Bukowski met a Dutchman
at a Philly bar in the 40’s.
The seventy-something sat
with a straight, broad back
and cracked three raw eggs
into each pint he drank.
Bukowski, a frail, twenty-something
virgin, felt afraid in the Dutchman’s
presence, this seventy-something,
still strong, a working man,
a dying breed, although immortal
now, thanks to the sickly little
man with a funny name. The difference
between each like that of starvation
and anorexia, one true, the other contrived.
It don’t matter
what it is,
whether fear or desire,
as long as it’s real,
the flame that is.
In 2013 I saw burning streets
and violence natural and unnatural,
a city on fire.
I helped a man as old
as the three digit temperature
up the subway stairs
on my way to work
and each step took
ten heart beats.
The sweat became
our salvation as his charcoal
face sagged and showed no emotion.
His shaking cane gave no support
so I took his arm and led him above
steaming concrete into aching light.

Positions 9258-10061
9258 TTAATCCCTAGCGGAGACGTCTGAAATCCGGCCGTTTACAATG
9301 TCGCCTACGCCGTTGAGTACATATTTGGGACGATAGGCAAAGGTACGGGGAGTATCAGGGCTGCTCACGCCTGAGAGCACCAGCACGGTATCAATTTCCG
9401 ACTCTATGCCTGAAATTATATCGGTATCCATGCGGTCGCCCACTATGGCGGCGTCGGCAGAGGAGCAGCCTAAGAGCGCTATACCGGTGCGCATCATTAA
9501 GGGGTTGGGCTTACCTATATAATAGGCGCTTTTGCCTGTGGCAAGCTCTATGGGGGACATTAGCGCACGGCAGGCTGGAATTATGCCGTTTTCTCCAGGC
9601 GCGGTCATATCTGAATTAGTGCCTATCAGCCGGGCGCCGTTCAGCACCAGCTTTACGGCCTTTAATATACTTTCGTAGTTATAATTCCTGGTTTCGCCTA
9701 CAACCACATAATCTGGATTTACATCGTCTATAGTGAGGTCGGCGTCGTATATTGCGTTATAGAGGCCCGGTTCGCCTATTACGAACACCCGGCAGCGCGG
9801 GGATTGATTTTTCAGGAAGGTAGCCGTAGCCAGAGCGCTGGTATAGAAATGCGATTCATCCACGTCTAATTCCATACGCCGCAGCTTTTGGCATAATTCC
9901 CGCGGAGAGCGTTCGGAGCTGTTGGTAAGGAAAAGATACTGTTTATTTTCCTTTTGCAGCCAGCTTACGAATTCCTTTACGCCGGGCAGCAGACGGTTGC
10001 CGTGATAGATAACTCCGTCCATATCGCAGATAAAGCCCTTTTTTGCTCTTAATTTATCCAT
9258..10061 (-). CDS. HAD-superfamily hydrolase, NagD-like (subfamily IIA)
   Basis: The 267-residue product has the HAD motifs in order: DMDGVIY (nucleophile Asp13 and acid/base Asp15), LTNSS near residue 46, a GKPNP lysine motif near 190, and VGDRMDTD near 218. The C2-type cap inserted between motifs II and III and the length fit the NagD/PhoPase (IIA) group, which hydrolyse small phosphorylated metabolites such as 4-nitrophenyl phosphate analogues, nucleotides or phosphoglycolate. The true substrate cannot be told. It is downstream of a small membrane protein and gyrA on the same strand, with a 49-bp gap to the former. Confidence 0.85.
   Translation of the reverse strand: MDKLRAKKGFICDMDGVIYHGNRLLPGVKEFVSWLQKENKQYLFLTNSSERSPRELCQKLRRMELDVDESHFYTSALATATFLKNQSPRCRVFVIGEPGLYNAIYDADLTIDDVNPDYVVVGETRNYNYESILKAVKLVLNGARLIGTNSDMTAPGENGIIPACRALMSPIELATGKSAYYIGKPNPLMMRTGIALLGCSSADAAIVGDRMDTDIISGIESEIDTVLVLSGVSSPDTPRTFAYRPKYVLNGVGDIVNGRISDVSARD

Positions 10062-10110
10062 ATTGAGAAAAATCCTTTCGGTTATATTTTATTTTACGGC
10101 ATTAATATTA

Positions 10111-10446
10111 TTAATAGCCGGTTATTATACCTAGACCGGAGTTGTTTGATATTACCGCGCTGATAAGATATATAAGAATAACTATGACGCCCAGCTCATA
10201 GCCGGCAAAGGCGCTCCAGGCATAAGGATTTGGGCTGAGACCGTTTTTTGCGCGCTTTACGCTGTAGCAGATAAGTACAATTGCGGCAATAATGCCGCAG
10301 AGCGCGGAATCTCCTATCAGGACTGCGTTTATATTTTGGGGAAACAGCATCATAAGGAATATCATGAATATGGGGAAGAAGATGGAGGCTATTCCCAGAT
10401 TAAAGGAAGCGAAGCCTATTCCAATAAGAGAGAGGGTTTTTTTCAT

I expected gratitude and received
none, which was better somehow
I walked through solidifying heat
and desired to keep the encounter
secret in order to appreciate
its value and yet I ruined
it by bragging in casual conversation
w/ a wealthy customer.
Just like that it didn’t matter
anymore like everything else
out in the open
our city’s setting sun.
That man sees beyond
this passing train as he holds
his son's restless hand
fingering for tomorrow.
A moment we sit
in, staring in,
thru ruins, pounded gray
pavement, crumbled red
canyons children cannot escape
from unless in death.
That man's eyes, no less
darker than the altered
ground from which his boy
are blind to mine
as I see myself standing
in his place
amidst a decayed city
grasping onto the limb
of an invisible sapling.
Communication sent between colors
has no meaning. Meanwhile, you yearn
for purpose amidst plaster safe-havens.
The children fall asleep in city streets
and dream green and brown covered
in red and blue, anxious for the day
that all they have to worry for is starvation.
Which will be the first for your sepulcher?
Exposure or drugs or any other unclean
invader of your sterility? And yet you crave
the sick man sitting only two amputated feet
away, smiling around others also in pain,
knowing running in the light is more tedious
than nothingness. Yearning for that instant
of beautiful survival.